• All music majors must be enrolled in private lessons each semester they are taking classes on the Rockford University campus. Exceptions may be made for two of those semesters for extenuating circumstances:
    • A minimum of four credit hours of private instruction must be in the same
      applied area (voice, piano, etc.)
    • A minimum of four credit hours of private instruction in the major applied
      area must be at the 300 level.
    • All music majors will be evaluated in performance at the end of each
      semester of private instruction in the major applied area. See "Juries” above.
  • All music majors must demonstrate a basic proficiency in piano by successful completion of the piano proficiency examination no later than the end of their junior year. See "Piano Proficiency” below.

Piano Proficiency
Music majors are required to pass a piano proficiency exam before graduating. This is an important part of your growth as a musician. Because keyboard skills are so essential to almost any career in music, it’s imperative that students prepare early for this important exam. Piano teachers are prepared to assist with this preparation as a part of your private piano lessons (MUSC 132 or MUSC 332).

The piano proficiency exam consists of the following:

  1. Each student will be required to present a piece of his/her choice from memory. This should be at grade 2 difficulty or above.
  2. Each student will be required to play two major scales and two minor scales (one harmonic and one melodic) of the committee’s choosing (see preparation suggestions below)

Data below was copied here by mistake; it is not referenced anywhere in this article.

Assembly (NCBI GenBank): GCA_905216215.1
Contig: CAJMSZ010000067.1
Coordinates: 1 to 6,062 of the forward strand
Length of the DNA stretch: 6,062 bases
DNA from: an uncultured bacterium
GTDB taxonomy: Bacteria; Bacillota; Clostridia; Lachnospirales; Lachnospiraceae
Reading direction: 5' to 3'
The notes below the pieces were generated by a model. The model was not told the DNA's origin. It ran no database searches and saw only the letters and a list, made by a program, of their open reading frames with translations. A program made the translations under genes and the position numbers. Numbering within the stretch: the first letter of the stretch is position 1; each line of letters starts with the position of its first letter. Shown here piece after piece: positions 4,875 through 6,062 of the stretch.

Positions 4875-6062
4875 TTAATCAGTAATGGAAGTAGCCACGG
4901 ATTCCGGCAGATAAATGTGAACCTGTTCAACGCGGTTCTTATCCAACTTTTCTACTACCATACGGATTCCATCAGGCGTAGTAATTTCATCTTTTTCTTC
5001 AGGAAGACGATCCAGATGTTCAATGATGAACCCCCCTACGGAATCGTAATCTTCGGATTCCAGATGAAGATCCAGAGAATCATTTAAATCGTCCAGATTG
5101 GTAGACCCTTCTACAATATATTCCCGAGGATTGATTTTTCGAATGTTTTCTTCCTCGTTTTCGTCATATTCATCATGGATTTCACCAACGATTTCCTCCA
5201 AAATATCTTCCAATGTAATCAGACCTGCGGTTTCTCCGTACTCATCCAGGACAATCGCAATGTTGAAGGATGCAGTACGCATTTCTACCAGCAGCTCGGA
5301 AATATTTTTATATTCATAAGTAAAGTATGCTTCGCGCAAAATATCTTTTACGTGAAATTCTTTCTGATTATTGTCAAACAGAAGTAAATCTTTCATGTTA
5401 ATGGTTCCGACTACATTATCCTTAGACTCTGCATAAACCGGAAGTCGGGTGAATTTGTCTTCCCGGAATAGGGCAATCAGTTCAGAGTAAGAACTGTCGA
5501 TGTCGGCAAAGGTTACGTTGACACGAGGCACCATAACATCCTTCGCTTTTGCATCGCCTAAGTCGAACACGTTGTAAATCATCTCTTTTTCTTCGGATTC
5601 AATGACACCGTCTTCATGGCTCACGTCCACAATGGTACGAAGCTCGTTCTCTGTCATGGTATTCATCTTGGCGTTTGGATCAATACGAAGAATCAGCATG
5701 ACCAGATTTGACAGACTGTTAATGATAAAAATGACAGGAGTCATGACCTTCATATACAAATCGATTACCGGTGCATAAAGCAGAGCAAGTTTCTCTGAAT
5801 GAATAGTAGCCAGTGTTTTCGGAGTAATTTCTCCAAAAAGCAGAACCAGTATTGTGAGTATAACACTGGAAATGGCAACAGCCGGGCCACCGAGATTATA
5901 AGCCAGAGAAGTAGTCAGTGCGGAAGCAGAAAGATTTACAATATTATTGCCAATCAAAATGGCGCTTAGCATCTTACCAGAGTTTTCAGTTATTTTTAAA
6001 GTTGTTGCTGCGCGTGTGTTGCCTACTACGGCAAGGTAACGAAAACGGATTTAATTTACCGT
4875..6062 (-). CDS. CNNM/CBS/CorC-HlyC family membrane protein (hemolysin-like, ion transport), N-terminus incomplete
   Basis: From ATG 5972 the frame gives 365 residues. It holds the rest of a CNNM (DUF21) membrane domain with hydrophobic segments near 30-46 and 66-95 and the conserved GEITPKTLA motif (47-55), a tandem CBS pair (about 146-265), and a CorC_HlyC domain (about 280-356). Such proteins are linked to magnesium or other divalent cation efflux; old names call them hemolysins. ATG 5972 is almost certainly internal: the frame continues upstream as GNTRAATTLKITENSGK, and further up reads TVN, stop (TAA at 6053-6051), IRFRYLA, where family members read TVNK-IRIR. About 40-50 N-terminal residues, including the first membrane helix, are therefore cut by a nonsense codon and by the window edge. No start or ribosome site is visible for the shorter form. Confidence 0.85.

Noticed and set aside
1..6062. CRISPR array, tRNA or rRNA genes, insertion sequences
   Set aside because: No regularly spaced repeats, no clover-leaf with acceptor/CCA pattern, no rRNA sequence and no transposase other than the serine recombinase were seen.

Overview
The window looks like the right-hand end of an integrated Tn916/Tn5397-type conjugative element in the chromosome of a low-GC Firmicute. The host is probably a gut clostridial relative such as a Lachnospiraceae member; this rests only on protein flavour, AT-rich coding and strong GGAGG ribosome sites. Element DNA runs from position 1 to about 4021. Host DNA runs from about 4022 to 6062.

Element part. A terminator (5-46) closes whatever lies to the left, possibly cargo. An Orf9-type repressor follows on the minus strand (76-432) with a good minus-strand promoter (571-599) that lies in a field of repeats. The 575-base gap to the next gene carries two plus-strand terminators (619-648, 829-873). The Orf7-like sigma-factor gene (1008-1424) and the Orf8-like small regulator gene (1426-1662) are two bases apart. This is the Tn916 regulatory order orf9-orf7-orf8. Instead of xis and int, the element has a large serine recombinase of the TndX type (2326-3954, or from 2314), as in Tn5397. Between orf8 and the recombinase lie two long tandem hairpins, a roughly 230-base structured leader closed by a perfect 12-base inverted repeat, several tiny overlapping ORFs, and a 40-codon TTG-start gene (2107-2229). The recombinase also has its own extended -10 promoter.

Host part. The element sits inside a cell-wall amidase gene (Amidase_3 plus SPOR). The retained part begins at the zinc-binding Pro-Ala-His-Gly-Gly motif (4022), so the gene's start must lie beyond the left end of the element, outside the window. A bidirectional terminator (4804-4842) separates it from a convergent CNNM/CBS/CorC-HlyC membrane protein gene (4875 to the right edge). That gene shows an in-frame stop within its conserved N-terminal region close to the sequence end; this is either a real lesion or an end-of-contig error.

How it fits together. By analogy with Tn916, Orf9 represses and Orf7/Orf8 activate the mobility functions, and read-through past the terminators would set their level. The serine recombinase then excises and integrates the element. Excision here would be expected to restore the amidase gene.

3. Each student will be required to harmonize a melody in two different ways
    • with chord notation (lead sheet: C, F, G7, etc.)
    • with Roman numeral notation (I, IV, V, etc.)
  4. Perform transposition of Amazing Grace in key of committee’s choice (F, G, or B-flat)
  5. Sight read one selection of the of the committee’s choice.

Preparation for the Piano Proficiency

  1. Technique:
    • Prepare all major scales, hands together, two octaves: minimum speed: 80/note; up to 5 flats and 4 sharps
    • All harmonic and melodic scales; single hands, two octaves; up to 4 flats and 3 sharps
    • All major and minor cadences, hands alone, (I, IV, V7, I)
  2. Harmonization:
    • Simple melodies with a chord lead sheet
    • Simple melodies with a Roman numeral lead sheet
    • Transpose Amazing Grace into keys F, G, B-flat
  3. Sight playing:
    • Be able to sight read at an appropriate skill level.
  4. Repertoire:
    • Grade 2 difficulty or above